My feet are sore and my fingers have a few blisters, but it’s well worth the pain for how much work around the house was accomplished this past weekend.Â It was the first days of really nice weather and aside from a baseball game and a birthday celebration, much of the weekend was spent cleaning out the garage, sprucing up the exterior, and starting the powder room remodel.
I shared details of my plans for the powder room a few weeks ago and was thrilled to finally get started. To begin the process the old had to come out before the new goes in, so the Mister and I got our tools out and got to work on removing the existing toilet and pedestal sink. I actually didn’t know the process of how to remove either plumbing fixture, but thankfully the Mister has done this before and helped me out – of course with a few bumps along the way – can’t be a DIY project without…
Do you know where and how to start the process of removing a toilet and sink?Â If not, this post is for you! Keep on reading, but I’ll worn you, this tutorial is ultra detailed, but the pictures aren’t pretty.
Removing an existing toilet.
1. Turn off the water supply.Â The oval valve at the side or back of the toilet is the water supply.Â Using a vice grip or adjustable wrench, turn the valve so you turn off the water.Â Then flush the toilet a few times to empty the tank.Â Using old rags, put them in the tank and/or bowl to soak up any left over water.Â It’s best to use gloves during the process as the toilet bowl isn’t a pretty place.
2. Remove the tank bolts. Remove the (2) plastic caps on each side of the toilet base.Â Once exposed, you will see the tank bolts, also sometimes referred to as “Johnny Bolts”.Â Remove the nut, which is easiest to do using a vice grip or adjustable wrench, and the bolt will be exposed.
Then carefully loosen the toilet, rocking it from side to side to loosen the wax seal, and lift it up. Residual water may spill, but that’s fine.
I warned you this post wasn’t pretty, BUT it sure will be helpful when you want to upgrade that sad looking toilet.Â There surely isn’t a need to hire a plumber because you CAN do it yourself.
3. Remove the old wax. Once the toilet is lifted, the existing wax will need to be removed.Â Using a putty knife, scrape away the wax from the pipe flange. It’s definitely important to use gloves too (of course we didn’t, but I suggest you do).
We also removed the tank bolts and plan on replacing them when we install the new toilet.
Here is the hole, free and clear of wax.
Pretty sight, right?
NOT! But at least you now know it’s not that difficult of a process.
If there is a time lapse between removing and installing a new toilet, it is very important to plug the drain opening with a rag to prevent sewer gases leaking into your home.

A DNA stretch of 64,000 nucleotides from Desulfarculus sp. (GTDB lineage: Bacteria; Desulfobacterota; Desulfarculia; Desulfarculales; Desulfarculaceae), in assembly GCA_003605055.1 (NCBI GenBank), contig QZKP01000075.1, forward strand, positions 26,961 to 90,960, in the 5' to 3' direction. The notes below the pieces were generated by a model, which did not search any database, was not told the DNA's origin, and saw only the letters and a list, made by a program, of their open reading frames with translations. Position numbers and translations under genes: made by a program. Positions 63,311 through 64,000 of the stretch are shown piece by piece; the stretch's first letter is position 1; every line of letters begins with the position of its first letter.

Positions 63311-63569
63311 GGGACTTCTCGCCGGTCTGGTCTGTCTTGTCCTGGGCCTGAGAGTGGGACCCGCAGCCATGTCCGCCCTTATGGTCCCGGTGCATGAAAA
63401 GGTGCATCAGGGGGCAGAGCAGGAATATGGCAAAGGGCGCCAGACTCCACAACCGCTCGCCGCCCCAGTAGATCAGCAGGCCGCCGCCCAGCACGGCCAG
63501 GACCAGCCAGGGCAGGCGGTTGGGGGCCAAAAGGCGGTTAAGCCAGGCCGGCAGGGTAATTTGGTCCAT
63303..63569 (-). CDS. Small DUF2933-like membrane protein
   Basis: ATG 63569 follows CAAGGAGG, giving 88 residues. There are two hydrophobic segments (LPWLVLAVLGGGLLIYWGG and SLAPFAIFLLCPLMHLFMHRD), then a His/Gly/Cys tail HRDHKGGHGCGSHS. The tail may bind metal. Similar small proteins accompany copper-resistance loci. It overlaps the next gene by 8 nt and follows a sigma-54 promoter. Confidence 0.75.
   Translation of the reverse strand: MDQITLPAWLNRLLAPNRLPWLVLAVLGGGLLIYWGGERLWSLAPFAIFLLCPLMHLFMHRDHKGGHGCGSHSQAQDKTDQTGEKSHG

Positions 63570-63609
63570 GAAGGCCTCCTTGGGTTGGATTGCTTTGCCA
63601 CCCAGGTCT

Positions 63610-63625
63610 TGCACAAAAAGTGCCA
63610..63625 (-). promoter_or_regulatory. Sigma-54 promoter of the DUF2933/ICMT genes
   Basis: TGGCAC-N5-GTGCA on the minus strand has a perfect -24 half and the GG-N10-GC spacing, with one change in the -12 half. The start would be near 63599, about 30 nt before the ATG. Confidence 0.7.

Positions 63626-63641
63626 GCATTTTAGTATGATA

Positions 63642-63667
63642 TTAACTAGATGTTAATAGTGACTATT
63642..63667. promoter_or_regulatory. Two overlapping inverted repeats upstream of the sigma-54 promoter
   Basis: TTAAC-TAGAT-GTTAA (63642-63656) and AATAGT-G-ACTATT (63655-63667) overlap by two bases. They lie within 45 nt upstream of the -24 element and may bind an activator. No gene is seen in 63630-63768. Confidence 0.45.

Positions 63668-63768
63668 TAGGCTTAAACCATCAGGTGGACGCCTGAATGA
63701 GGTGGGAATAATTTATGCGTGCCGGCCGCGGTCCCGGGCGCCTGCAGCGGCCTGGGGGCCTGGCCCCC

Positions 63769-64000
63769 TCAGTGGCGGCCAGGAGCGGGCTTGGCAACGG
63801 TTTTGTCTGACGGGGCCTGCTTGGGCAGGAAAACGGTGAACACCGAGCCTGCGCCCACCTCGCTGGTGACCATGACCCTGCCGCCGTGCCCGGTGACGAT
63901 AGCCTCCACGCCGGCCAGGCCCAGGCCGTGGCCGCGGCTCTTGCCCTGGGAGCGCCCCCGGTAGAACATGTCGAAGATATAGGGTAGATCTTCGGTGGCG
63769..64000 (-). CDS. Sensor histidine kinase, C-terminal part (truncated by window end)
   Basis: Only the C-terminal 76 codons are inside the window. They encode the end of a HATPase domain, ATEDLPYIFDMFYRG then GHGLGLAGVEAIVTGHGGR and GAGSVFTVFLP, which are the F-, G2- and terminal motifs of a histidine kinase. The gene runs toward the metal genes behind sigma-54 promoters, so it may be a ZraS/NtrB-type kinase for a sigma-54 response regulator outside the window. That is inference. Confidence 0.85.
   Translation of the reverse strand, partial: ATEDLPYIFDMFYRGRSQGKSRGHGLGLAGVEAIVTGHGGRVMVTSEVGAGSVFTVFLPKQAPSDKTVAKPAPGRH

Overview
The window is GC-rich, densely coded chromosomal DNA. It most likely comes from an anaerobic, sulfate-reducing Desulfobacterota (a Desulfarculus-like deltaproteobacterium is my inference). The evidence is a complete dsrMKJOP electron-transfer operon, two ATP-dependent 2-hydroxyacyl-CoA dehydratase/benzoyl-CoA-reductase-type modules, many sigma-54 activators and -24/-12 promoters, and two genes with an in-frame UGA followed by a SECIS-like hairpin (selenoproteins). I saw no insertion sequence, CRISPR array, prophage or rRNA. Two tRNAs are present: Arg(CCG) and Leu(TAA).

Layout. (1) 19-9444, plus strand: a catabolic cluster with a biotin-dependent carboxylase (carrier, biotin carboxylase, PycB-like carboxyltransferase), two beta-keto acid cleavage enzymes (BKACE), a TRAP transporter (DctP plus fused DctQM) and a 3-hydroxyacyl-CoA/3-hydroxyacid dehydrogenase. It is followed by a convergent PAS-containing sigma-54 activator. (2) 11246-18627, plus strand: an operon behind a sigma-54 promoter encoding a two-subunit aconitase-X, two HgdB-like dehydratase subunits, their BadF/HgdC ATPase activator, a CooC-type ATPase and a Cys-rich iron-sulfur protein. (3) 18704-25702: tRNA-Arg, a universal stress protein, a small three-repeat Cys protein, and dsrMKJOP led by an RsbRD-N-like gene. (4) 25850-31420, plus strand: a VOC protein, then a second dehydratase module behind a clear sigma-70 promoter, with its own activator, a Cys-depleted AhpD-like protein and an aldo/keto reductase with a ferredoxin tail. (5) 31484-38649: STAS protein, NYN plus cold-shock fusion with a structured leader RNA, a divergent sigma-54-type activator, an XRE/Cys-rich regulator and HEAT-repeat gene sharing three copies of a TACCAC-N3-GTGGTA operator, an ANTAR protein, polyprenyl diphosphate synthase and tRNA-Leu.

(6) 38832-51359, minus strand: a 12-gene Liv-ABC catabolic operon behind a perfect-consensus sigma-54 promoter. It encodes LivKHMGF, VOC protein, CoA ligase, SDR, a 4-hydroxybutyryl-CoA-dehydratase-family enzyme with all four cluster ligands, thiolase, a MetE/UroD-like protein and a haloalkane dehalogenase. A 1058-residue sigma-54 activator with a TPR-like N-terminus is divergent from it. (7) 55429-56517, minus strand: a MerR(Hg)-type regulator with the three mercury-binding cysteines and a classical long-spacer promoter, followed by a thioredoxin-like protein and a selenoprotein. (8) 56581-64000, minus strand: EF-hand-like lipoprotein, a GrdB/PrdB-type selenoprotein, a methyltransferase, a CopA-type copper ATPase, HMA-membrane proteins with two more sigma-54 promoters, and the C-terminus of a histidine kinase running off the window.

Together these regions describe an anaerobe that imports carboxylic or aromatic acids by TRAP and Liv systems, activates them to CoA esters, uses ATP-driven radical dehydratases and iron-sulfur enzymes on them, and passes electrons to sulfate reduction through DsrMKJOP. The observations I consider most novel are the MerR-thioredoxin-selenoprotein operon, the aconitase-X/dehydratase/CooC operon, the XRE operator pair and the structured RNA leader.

Removing an existing pedestal sink.
Toilets are toilets, and are fairly similar, but there are a range of sink configurations, so I’m sharing the details of my situation, but yours may be different.
The process of removing our pedestal sink was tricky because we could not get our hand in the back to turn off the water supply.Â After years of wear, the valve had rusted making it very difficult to turn off.Â So what did we do?Â We broke the sink.Â Not what we anticipated doing, but it had to be done.
After that we…
1. Turn off the water supply. Just like the toilet, turn the oval valve at the back of the sink so the water is shut off.Â Remove the nut from the water supply.Â Then put a bucket under the drain trap to collect any residual water, and loosen the nut to remove the trap.
Disconnect any additional plumbing connections and remove the sink.Â For us, we had to unscrew the sink bowl section of the pedestal from the wall and then remove the tile backsplash I added a few years ago.Â New sheetrock will need to be installed before anything else.
And this is the result…
The entire room will look pretty in no time…
Plan of Action for #powderroomremodel:
Choose and buy sink
- Choose and buy toilet
- Choose and buy faucet
Remove sink Remove toilet
- Repair hole with new sheetrock
- Repair floor @ sink and toilet
- Hang wallpaper
- Add crown moulding (yes, my 1st moulding ever)
- Assemble sink
- Install sink and faucet
- Install toilet
- Accessorize – mirror, pictures, etc.
That’s quite a list for a little space…
Please tell me you’ve found this post helpful.Â The Mister thought I was kinda insane for taking pictures of a toilet, one of the ickiest parts of the home.Â I know it’s not the prettiest post ever, but who knows when it’ll come in handy.
Before you read this post did you know the details on how to remove a toilet or sink?Â Not to difficult, right?!
Happy Monday to ya!